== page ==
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Beer yeast change over time due to new generations. It's biology. To my knowledge you can't keep the same generation of yeast alive. Which should mean the taste should change or evolve over time? At least that's how I understand how different beer yeasts are created.

Would the same brand of beer really taste and be equal over time, as in scientifically analysed and compared?

  • I'm curious about the inspiration for the question. – user6035379 Nov 25 '16 at 13:57
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There are really two questions here. 1) How do breweries keep the yeast they have from evolving over time 2) How to breweries keep a consistent flavor over time

I'll answer the second one first...

As to how do they keep the flavor the same all the time, year after year even though ingredients taste different from year to year? It's all about blending. They try to brew a consistent beer but it might be too hoppy or malty or strong or whatever but they will dilute, or add hop oil or blend in another beer that can adjust the flavor profile to exactly what they want. The same thing happens with Gallo and large wineries.

As to the answer to how they keep the same yeast the same year after year. You can essentially keep yeast forever by deep freezing it. I'm sure they have a vault filled with a library of yeast which they can go back to if they ever need to whip up a batch of new yeast from the original yeast.

I'll throw this in there too, that the taste of the major brands has evolved over the years. The Budweiser your great grandfather drank in the 1950s probably doesn't taste like the product you get now.

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I think this homebrew post has a good explanation of how brewers keep yeast strains. Homebrew yeast discussion

White labs from San Diego also has a great slide about how they do it. White labs is the company just finished the study of the yeast domestication tree, where they analyzed the DNA of several yeast used in fermentation and determined how they are related. I've seen Chris White the founder speak at a homebrew event and it was very interesting. He has a Phd in microbiology from the university of california and sells to all sorts of professional brewers, distillers, and wine makers.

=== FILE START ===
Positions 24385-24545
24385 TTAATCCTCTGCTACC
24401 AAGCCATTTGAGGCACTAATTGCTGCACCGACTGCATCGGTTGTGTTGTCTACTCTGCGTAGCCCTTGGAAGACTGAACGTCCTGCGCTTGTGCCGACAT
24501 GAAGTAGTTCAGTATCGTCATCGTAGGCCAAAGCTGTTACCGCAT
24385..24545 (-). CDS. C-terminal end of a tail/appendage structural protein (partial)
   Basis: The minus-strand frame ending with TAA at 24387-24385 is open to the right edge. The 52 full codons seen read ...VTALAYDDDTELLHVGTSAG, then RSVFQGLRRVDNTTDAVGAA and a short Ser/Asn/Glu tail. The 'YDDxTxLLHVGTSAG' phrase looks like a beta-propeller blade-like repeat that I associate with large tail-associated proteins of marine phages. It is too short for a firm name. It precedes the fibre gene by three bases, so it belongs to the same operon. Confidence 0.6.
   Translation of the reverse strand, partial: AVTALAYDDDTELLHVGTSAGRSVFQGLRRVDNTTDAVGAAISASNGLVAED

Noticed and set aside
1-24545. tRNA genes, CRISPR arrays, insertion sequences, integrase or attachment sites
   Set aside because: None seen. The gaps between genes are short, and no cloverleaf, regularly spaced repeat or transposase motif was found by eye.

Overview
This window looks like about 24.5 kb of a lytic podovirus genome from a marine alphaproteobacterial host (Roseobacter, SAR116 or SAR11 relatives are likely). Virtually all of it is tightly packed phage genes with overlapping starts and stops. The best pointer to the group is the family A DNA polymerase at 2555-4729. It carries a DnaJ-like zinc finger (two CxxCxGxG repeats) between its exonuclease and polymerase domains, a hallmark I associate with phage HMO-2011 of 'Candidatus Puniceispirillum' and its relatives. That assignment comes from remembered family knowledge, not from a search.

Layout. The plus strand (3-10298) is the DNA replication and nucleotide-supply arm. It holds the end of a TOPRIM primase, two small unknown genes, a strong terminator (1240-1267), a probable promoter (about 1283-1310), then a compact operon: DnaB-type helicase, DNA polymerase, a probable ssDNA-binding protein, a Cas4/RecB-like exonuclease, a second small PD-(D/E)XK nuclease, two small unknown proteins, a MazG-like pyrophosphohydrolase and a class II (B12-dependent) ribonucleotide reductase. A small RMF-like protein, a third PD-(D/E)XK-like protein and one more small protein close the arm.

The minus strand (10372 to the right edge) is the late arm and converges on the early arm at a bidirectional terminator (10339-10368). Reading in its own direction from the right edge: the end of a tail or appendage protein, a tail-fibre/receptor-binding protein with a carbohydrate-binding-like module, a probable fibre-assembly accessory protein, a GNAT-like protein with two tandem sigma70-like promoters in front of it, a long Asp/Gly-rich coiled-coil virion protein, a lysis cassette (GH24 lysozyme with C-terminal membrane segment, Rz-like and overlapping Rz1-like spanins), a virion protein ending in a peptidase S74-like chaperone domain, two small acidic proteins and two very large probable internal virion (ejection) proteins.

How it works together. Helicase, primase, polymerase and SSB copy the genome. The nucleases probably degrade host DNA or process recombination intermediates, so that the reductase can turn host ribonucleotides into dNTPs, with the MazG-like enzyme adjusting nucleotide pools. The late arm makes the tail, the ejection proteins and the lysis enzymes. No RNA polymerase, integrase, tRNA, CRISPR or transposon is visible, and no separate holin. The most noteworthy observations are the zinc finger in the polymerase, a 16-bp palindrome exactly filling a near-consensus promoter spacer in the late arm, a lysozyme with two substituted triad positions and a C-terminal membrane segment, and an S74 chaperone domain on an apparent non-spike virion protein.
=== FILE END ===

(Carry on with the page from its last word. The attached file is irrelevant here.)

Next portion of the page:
I'll summarize the information from the references here, but the bottom line is that they store samples at very cold temperatures so it's metabolism is almost shutdown and it won't evolve.

  1. Brewers isolate there yeast in slants or plates. These are the pure strain.

  2. The yeast that is isolated will be stored at a very cold temperature to remain dormant and unchanging. (-80 Celsius)

  3. When they need to recharge because their yeast has drifted they remove a small amount from storage.

  4. Using petri dishes they will grow a small size they can verify is still good.

  5. With this small batch they will add to wort (what brewers call the sugary liquid that makes beer) and then make a large batch of yeast.

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    Could you summarize it here? We're looking for self-contained answers -- links for more info are just fine (encouraged!), but we'd like the actual answer to be here. Thanks. – Monica Cellio Nov 29 '16 at 0:50
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    @MonicaCellio Thanks for letting me know. I've updated the post and added another reference and summarized that to. – Joel Dec 10 '16 at 0:43
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Macrobreweries such as Budweiser brew several gigantic vats at a time, and they blend the various vats' products to create a consistent product. They have a board of tasters at each factory to taste the batch and recommend what to blend to get the proper flavor. I know it's funny to think of Budweiser as having that kind of quality control, but they do have a specific flavor profile to protect and their drinkers are less likely to accept flavor variances than more adventurous beer drinkers and light pilsners have less of an ability to cover off flavors.

Sources: homebrewing experience and an Q&A with a Budweiser master brewer and taster.

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